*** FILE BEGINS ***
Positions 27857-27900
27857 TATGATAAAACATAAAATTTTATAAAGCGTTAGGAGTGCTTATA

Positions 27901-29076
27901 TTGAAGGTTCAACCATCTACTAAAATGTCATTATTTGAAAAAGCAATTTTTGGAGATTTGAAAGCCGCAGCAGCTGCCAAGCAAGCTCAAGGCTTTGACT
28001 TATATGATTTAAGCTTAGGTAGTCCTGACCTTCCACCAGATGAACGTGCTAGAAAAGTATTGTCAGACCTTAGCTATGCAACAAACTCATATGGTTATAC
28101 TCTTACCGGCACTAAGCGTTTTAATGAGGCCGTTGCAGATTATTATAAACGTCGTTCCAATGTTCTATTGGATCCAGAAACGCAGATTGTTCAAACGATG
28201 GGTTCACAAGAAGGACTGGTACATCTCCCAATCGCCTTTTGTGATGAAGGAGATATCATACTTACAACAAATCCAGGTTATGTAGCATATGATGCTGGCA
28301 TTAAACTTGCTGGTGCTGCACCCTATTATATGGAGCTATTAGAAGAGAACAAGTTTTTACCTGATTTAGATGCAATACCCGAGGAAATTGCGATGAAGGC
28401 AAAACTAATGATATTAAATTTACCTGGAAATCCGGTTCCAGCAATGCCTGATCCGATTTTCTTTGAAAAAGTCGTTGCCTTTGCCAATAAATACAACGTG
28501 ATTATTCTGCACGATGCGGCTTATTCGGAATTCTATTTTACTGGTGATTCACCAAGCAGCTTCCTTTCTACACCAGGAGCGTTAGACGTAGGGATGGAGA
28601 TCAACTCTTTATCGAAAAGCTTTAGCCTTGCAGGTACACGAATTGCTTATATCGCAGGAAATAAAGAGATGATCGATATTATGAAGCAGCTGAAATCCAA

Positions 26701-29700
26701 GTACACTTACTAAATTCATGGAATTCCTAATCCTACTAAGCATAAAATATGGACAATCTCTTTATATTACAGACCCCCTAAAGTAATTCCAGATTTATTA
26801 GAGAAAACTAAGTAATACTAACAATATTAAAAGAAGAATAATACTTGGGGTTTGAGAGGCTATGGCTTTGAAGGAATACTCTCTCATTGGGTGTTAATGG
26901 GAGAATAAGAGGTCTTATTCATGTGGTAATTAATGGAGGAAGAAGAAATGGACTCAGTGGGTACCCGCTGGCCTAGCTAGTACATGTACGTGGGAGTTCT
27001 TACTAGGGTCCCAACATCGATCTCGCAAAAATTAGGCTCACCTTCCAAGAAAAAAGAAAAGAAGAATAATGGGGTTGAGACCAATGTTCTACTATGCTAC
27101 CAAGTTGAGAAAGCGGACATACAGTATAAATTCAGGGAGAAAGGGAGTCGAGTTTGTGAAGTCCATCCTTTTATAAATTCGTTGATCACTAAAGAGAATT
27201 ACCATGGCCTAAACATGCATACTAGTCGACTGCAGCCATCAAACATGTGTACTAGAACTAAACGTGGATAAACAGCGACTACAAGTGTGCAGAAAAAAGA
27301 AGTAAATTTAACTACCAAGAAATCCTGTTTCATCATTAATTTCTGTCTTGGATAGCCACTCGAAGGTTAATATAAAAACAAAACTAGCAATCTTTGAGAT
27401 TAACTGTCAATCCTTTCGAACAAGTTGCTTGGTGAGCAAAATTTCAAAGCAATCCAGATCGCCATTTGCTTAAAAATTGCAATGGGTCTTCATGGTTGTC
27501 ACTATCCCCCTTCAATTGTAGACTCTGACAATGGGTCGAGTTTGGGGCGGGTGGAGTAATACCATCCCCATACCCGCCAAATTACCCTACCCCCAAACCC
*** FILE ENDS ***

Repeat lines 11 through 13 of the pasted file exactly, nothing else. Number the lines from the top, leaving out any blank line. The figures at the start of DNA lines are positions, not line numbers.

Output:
28601 TCAACTCTTTATCGAAAAGCTTTAGCCTTGCAGGTACACGAATTGCTTATATCGCAGGAAATAAAGAGATGATCGATATTATGAAGCAGCTGAAATCCAA

Positions 26701-29700
26701 GTACACTTACTAAATTCATGGAATTCCTAATCCTACTAAGCATAAAATATGGACAATCTCTTTATATTACAGACCCCCTAAAGTAATTCCAGATTTATTA